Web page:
33:00 – Aaron’s first day of time traveling. “What about the lottery?” they ask. These guys are looking to use their technology to make a quick buck, and Aaron demands that Abe walk through everything he did in his first time travel experience. So, true to what we’ve seen in earlier scenes, Abe spells it out linearly and logically, and we start to witness one of the most convincing depictions of how a time traveler could do it all: Get rich, defy the laws of physics, all the while remaining active in his present life and avoiding the destruction of the universe.
51:10 – The plan cracks. After growing closer through their time travel, and mastering their little one-day arc of unplugging from the grid and venturing into the past, Aaron’s cell phone rings. He has brought it with him by mistake. They debate as to whether their copies are in the box, or if they might pick up the phone call instead. This is their first major, lazy mistake.
56:10 – Greed, and breakdown. Aaron’s awoken in the middle of the night by Abe, and they debate adding an additional early-morning time travel shift to their daily routine. Greed is leading them to act irrational. And as they pull away from the house in the car, they catch a fleeting glimpse of someone parked out in front of Aaron’s hosue. Someone who shouldn’t be there. Who starts following them. Who was clean-shaven just a few hours ago, but who now has several days’ worth of stubble on his face.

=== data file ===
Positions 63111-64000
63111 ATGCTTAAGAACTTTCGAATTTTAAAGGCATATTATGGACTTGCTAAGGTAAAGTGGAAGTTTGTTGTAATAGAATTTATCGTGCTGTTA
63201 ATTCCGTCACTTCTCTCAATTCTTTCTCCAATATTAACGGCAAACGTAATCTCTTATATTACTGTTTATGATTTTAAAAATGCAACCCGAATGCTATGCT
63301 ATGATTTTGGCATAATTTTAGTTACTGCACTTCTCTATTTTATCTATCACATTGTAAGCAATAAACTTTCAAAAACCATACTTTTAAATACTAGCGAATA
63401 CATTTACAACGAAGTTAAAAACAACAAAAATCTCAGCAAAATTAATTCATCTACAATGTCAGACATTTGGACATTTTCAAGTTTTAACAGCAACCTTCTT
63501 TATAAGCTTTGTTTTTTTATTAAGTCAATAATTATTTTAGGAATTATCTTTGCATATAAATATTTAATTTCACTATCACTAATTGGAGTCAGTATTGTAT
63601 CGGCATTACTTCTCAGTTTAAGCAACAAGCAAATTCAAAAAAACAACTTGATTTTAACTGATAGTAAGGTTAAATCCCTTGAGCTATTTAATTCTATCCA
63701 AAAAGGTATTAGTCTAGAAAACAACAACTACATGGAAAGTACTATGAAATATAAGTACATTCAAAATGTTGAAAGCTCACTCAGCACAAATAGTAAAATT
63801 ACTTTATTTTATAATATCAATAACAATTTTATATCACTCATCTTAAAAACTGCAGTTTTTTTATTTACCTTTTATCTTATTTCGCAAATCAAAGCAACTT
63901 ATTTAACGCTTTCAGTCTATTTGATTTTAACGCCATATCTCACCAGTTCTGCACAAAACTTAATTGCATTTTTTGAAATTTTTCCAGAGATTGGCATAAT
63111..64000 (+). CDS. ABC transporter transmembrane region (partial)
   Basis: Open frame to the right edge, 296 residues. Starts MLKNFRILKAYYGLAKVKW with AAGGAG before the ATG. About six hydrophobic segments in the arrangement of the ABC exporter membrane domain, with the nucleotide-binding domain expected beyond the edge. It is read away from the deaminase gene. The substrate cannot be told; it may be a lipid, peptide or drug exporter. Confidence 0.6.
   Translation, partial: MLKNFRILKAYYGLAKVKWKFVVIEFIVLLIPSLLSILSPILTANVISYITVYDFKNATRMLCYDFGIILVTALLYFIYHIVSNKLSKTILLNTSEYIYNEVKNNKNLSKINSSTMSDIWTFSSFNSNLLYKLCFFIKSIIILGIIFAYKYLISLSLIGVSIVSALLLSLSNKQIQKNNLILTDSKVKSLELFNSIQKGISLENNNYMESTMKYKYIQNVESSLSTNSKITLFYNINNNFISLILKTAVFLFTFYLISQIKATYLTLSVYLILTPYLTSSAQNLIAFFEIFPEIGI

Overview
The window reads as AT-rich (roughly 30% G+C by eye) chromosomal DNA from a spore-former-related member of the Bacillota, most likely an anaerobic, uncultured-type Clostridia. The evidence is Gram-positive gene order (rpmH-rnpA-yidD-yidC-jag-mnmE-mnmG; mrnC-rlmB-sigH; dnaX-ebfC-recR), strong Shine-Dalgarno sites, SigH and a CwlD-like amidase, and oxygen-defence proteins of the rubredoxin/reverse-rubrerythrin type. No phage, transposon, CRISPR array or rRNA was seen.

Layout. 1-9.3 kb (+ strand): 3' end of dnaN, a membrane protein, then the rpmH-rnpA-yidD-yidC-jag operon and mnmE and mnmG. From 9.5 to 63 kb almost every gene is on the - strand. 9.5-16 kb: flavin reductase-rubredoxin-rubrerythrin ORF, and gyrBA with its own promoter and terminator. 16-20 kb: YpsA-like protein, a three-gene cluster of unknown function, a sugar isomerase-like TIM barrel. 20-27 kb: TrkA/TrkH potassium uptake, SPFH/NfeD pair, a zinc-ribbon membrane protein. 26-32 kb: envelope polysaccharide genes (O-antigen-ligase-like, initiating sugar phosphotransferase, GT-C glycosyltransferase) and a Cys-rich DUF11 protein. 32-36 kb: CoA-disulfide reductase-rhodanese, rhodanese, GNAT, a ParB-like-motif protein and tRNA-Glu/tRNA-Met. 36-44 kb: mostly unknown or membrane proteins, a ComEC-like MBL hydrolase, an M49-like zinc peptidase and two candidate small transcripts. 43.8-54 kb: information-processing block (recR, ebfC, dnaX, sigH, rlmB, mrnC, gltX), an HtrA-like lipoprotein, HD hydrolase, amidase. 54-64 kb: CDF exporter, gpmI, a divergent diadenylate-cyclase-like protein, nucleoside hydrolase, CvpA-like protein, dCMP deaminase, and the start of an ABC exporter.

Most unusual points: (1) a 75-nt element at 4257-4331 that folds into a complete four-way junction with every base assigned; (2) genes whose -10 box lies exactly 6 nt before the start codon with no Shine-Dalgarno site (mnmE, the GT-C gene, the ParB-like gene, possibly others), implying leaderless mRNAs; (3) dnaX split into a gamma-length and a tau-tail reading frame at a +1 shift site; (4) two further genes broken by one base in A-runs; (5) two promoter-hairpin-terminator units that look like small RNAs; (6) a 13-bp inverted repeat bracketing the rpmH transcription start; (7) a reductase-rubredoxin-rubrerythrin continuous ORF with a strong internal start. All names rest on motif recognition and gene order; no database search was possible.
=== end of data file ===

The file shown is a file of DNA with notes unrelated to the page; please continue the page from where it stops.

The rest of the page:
Who is this, and why does this matter? I don’t think we are supposed to be able to fully answer this question. (though there is one Primer fan out there who has constructed an elaborate flow-chart, following the logic) It’s not the particulars that are important, but the larger conclusion: Something has broken down in this system. Someone is tracking them. Someone is traveling through time just as they are. Their orderly, logical framework has collapsed.